Franciscan priests will again serve as chaplains and ministers at Walter Reed National Military Medical Center in Maryland after their contract went unrenewed in favor of a private defense contractor, provoking an outcry from prominent Catholics.

“Of course, it is a source of great joy that the Franciscans have returned to the medical center and care for patients and staff there,” Archbishop Timothy Broglio of the Archdiocese for Military Services, USA, said in a Thursday statement.

The Franciscan priests and friars of Holy Name College Friary of Silver Spring, Maryland, had served at Walter Reed for 20 years, typically providing a team of five friars six days a week to minister to patients. The U.S. Defense Health Agency now has awarded a five-year annually renewable contract to the friars to resume their service.

Their longtime ministry was interrupted two months ago when the friars’ contract for pastoral services expired on March 31, just before Holy Week. The Holy Name College Friary continued to provide services after the contract expired, actions that prompted an April 4 cease-and-desist letter from the hospital that further raised Catholic concerns.

The end of the contract and the cease-and-desist letter drew swift criticism from Broglio, who called the action “incomprehensible.” Members of Congress also voiced objections and concerns

The contract initially went to a secular defense contractor, but the Military Services Archdiocese objected that the contractor did not have the means to provide Catholic clergy. Only the archdiocese may endorse Catholic priests and chaplains and grant clergy faculties to serve in the U.S. military. 

The Defense Health Agency reopened bidding on the contract in May. It awarded the new contract to the Franciscans on June 8.

Broglio thanked the U.S. Army’s head chaplain for his help resolving the matter.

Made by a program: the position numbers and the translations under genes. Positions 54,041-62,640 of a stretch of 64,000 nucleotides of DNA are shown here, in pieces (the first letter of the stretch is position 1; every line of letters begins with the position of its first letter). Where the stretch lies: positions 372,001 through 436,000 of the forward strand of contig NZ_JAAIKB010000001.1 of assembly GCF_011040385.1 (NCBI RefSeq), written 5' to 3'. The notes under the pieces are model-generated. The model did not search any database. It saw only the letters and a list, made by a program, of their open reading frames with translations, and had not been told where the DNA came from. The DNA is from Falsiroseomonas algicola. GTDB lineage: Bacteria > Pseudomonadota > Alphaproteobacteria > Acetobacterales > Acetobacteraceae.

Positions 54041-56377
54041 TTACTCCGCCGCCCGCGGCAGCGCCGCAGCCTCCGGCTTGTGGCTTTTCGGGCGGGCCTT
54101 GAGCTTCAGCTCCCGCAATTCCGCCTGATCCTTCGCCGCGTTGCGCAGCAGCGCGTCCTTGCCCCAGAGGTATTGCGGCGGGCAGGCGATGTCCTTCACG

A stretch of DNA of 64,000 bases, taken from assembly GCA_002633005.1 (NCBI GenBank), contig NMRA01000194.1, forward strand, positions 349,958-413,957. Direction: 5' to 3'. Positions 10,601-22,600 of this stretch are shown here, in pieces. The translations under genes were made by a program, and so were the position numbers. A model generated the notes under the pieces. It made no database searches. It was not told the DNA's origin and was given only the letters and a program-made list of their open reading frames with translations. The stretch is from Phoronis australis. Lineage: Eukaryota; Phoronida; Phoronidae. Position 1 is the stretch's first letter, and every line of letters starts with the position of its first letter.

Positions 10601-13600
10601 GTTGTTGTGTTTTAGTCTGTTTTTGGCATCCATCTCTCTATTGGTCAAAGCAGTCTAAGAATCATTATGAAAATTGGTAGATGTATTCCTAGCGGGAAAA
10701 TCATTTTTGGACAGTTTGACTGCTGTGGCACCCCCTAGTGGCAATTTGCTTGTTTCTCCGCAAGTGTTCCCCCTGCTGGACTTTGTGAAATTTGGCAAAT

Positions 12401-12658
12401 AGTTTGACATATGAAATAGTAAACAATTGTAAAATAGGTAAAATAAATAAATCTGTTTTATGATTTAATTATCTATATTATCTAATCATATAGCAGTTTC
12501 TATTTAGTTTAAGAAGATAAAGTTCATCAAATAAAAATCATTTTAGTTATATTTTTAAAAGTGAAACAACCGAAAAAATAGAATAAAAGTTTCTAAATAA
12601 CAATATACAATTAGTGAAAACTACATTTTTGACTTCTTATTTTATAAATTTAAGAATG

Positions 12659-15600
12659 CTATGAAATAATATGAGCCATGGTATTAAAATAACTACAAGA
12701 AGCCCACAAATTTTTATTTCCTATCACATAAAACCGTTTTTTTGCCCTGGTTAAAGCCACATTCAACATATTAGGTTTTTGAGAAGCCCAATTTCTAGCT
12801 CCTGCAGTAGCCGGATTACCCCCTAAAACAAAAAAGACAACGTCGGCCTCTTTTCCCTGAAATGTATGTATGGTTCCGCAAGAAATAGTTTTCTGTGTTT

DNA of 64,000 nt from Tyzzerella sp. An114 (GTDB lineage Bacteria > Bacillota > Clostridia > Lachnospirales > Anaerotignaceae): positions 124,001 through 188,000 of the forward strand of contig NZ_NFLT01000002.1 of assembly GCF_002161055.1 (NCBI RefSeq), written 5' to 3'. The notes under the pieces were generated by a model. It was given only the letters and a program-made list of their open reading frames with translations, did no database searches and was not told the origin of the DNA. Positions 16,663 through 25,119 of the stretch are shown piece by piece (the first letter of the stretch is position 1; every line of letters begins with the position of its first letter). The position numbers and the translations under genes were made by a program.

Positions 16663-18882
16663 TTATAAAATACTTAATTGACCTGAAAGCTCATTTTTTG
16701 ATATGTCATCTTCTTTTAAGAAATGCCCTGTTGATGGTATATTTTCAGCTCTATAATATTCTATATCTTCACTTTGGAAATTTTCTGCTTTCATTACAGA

“I am very grateful to the Army Chief of Chaplains, Chaplain Thomas L. Solhjem, M.G., U.S.A., for his personal intervention and interest in resolving the question of Catholic pastoral care at Walter Reed National Military Medical Center,” the archbishop said. He moved quickly to assure the presence of additional Catholic priests from the Army Reserves as soon as the contract with the Franciscan Friars ended. He also made certain that the needs of Catholics were addressed in the renegotiation of the contract.”

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The suspension of services did not remove all Catholic services. The medical center said its active-duty Army Catholic priest in its Department of Pastoral Care celebrated Catholic liturgies throughout Holy Week and Easter Sunday.

However, at the time of the controversy, Broglio warned that a lack of adequate Catholic pastoral care “causes untold and irreparable harm to Catholics who are hospitalized and therefore a captive population whose religious rights the government has a constitutional duty to provide for and protect.”

The controversial pastoral care contract had temporarily gone to the Mechanicsville, Virginia-based Mack Global LLC, a firm that specializes in providing government clients with industrial machinery, tactical gear, and janitorial supplies, in addition to chaplains and other religious staff.

About 1.8 million Catholics worldwide depend on the Archdiocese for Military Services, USA, for their religious and sacramental needs. Archdiocese-endorsed priests serve at over 220 U.S. military installations in 29 countries. Endorsed chaplains serve at 153 Veterans’ Administration medical centers in the United States. Catholic civilians working for the U.S. government in 134 countries also depend on the clergy and chaplains of the archdiocese, but limited resources and few clergy members in service mean they are not adequately served.